Don’t Write It Down, by C.E. Wilson

I have not hidden my admiration for indie author C.E. Wilson. She’s creative and prolific, and I’ve read almost everything she’s written and published in the past two or so years. And if I’ve missed something, it’s because she’s had an impressive output in that time span. One of the advantages of self-publishing is that authors determine their own book release schedule. Traditional publishing companies often restrict their authors to one book a year because of contracts, conflicts, and a whole bunch of legal reasons that I don’t fully understand. But this is already the third book of hers released this year that I’ve read.

Don’t Write It Down is Wilson’s first book in her “Rainbow Noir” series of light horror books, and it’s got a fairly solid premise. Emma Ross is a horror author with the pen name of “Shade.” She has a complicated relationship with her parents, who never took her writing goals seriously; and a complicated relationship with her husband, who drifted away while she shut herself off from everyone else to write one of her books.

But Emma’s most complicated relationship is with Jessen Blake, another horror author whose books always shoot to #1 on the best-seller lists, leaving her books at #2. Emma wants nothing more than to top the list, but every time she releases a book, so does he, which is quite curious because he’s dead. Before long, Emma is interacting with Jessen in her dreams, and he gives her a dire warning about claiming the top spot.

Knowing that Wilson is a fan of the 50s/60s TV show The Twilight Zone (as am I), I instantly recalled the classic episode “A Game of Pool” where Jack Klugman plays a pool shark who wishes he could play a match against a deceased legend played by Jonathan Winters. Both stories deal with an obsessive challenger wanting to topple their respective champion, and both stories have that champion visit from beyond the grave in some way. Both stories contain intriguing dialogue and lessons about being on top and the persistence and consequences of fame, but the two stories diverge in the development of those after-effects, and Wilson then delves into the horror.

I won’t spoil what that horror is, but like usual, I’m impressed with the idea of the horror Wilson puts forth. It didn’t frighten or startle me as much as I would have liked for a horror book, but she admits that the book is “light” horror. Maybe a little too light for me, but that’s not the primary issue I had with this book.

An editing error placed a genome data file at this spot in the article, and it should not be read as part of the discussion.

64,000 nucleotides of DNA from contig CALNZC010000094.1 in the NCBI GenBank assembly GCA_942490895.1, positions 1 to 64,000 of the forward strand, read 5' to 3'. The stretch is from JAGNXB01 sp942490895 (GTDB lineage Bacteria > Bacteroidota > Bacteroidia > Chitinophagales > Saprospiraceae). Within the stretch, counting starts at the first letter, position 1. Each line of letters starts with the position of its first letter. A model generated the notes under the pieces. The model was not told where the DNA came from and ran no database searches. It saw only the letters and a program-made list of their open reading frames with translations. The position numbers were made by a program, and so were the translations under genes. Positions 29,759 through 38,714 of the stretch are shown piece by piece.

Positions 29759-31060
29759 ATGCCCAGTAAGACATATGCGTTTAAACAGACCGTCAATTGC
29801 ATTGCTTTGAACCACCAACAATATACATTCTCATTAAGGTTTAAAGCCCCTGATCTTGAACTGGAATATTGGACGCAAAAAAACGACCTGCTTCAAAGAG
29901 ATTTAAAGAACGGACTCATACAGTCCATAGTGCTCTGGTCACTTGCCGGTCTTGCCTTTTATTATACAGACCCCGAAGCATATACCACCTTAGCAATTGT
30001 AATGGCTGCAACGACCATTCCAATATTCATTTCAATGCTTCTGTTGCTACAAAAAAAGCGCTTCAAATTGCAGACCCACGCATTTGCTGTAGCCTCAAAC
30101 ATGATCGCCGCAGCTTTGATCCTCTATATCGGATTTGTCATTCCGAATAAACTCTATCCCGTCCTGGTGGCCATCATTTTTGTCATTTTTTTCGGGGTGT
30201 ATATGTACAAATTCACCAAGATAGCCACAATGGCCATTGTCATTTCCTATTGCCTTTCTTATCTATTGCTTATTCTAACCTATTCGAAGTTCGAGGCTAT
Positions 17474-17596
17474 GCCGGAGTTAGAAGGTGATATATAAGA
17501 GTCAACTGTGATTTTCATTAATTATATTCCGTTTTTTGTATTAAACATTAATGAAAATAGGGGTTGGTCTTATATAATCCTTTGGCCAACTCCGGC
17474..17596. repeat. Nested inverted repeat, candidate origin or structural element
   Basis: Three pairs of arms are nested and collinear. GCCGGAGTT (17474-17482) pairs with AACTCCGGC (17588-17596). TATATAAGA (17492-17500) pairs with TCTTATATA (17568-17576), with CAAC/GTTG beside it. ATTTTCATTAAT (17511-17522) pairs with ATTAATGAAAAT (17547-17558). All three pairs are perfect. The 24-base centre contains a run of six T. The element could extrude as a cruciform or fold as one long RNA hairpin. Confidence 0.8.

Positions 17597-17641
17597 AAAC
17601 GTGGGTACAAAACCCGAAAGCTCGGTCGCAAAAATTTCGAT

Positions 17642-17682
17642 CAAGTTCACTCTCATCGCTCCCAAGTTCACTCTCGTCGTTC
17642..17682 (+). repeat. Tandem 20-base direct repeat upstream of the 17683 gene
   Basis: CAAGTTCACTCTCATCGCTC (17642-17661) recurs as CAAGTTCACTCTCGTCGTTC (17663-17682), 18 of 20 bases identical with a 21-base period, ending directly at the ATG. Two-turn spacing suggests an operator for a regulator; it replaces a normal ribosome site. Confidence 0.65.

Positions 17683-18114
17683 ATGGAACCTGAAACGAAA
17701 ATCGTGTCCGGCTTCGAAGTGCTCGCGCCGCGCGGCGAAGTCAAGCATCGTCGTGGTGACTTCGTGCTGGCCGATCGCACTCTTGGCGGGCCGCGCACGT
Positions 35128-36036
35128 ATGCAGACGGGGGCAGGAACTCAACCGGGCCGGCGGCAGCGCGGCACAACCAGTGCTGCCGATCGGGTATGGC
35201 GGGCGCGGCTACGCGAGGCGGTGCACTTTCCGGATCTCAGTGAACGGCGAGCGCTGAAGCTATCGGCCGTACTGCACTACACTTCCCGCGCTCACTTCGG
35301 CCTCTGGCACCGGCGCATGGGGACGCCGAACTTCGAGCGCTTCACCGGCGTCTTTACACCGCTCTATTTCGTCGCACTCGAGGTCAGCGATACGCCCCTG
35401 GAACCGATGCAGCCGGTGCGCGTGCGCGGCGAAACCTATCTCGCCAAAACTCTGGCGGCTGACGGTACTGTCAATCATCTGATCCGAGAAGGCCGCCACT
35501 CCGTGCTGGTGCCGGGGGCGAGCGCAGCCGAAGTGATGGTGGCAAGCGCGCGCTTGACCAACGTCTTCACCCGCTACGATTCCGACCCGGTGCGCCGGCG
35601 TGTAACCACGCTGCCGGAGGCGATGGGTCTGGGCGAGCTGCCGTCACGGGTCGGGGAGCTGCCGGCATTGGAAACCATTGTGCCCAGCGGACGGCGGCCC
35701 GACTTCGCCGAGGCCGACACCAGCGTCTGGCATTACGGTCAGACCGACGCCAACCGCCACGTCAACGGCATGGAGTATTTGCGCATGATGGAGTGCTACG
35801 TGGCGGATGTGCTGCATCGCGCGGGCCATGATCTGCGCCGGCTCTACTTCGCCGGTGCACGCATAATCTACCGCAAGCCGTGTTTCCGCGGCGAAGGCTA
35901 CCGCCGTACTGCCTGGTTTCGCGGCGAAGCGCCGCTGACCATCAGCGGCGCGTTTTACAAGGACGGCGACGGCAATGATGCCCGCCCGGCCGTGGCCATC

Unfortunately, the timeline of events in the story confused me. Emma can apparently write and publish books within a couple of weeks. Now, I know this is possible for self-published books, and maybe she has enough of a social media following that she can sell a lot of copies right away, but what about all the other aspects that go into producing a book such as editing, cover design, and marketing?  It’s clear that Emma isn’t exactly the most reliable narrator, and it’s in the story that she may be dealing with some kind of psychological disorder, so maybe the few days it supposedly takes her to complete a book is her inaccurate perception of the flow of time, but it pulled me out of the storyline too often.

I’m sure lawyers have similarly reacted to how quickly trials move in movies and TV shows, or forensic investigators reacting to crime procedural scenes. Those scenes are often sped up to serve the telling of the story. Maybe my own personal experience—and my inability to write something that quickly due to a non-writing full-time job and a lack of discipline to sit in one place and write for more than a couple hours at a time—is blocking me from believing Emma’s writing/publishing timeline. But it does, and I feel bad about it because I’ve enjoyed so much of Wilson’s writing.

Fantasy, horror, and magical realism stories require the willing suspension of disbelief, and I didn’t have a problem doing that with the supernatural elements of this story. But because I had difficulty doing so with the realistic elements, even though I enjoyed the overall premise of this story, I give it THREE STARS.

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Don’t Write It Down is available at Amazon.

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